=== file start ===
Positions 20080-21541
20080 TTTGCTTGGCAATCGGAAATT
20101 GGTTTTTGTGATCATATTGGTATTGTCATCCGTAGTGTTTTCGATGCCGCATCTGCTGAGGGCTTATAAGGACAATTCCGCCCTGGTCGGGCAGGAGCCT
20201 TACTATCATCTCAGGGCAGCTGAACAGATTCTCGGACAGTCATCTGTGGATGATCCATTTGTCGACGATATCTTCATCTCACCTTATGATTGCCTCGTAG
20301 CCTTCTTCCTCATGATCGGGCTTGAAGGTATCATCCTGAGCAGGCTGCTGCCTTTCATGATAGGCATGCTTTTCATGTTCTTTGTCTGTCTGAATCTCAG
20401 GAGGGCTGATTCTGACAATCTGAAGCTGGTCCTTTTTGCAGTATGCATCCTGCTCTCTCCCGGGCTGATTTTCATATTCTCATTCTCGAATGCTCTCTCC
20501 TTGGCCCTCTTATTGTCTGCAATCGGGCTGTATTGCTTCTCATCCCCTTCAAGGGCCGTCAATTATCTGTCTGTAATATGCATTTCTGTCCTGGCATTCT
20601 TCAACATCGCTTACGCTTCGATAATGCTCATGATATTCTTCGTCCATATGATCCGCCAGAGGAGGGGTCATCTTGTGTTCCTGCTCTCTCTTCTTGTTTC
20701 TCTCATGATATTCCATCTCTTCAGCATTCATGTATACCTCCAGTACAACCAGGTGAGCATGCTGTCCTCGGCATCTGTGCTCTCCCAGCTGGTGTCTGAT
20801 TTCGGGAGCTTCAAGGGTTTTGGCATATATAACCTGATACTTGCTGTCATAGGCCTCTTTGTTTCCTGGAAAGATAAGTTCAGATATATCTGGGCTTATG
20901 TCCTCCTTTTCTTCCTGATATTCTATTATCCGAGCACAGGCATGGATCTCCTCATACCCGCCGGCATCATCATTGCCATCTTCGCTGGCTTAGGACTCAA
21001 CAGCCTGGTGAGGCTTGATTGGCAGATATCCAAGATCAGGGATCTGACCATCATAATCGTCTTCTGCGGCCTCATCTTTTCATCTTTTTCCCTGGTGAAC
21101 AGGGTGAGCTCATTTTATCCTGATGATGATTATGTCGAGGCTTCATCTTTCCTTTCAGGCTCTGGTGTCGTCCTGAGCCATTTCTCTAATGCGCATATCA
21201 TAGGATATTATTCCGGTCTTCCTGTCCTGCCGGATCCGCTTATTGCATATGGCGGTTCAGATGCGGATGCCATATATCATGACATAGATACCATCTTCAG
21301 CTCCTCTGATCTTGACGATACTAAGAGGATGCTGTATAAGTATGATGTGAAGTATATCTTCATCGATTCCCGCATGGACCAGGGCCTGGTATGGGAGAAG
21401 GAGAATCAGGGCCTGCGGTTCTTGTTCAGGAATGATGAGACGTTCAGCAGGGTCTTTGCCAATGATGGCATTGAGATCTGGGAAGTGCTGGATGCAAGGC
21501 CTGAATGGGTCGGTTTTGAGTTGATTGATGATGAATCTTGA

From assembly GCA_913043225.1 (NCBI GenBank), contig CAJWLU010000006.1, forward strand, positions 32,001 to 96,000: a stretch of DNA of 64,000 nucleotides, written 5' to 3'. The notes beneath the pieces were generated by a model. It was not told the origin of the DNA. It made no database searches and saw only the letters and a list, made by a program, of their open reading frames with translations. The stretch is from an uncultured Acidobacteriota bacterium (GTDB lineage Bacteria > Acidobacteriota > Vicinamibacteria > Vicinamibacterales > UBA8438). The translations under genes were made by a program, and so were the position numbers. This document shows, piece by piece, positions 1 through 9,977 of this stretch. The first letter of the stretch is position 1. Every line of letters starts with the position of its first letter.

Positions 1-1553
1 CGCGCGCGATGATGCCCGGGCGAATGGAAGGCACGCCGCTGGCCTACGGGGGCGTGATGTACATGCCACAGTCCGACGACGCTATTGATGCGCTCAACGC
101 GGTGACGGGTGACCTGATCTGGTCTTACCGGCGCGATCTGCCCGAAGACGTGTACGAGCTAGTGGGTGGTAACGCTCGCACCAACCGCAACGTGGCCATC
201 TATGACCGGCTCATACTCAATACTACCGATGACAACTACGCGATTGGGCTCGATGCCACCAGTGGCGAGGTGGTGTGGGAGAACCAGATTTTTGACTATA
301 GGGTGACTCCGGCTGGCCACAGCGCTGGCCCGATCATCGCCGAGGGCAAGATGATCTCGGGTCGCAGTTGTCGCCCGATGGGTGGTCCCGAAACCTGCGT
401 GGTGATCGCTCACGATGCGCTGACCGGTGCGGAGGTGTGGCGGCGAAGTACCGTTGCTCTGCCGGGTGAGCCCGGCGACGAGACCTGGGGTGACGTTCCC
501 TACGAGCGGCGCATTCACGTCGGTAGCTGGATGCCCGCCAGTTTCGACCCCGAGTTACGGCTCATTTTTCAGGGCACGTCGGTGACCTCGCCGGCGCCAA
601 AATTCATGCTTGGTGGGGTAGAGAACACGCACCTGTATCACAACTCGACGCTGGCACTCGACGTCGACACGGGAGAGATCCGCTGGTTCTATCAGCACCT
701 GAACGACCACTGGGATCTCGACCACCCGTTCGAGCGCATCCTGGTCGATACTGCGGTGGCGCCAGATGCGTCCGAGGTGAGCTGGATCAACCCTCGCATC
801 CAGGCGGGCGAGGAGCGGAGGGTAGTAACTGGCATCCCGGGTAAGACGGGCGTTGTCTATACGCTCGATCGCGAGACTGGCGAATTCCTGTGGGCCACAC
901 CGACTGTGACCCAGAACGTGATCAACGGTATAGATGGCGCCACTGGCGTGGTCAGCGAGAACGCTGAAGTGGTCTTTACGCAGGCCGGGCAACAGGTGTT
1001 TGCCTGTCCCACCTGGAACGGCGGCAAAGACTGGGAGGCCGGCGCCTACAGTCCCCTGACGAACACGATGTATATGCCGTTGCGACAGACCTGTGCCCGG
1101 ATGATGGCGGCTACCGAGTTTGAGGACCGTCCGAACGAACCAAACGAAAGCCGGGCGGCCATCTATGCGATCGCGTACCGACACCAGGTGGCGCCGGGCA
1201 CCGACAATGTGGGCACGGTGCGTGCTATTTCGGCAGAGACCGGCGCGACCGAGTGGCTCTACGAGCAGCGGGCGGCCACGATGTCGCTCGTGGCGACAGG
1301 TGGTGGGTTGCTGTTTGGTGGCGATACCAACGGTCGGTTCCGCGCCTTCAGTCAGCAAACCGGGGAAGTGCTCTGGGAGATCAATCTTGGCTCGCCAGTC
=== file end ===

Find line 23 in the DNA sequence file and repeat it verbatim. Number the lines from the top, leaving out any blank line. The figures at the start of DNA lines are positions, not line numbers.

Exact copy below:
301 GGGTGACTCCGGCTGGCCACAGCGCTGGCCCGATCATCGCCGAGGGCAAGATGATCTCGGGTCGCAGTTGTCGCCCGATGGGTGGTCCCGAAACCTGCGT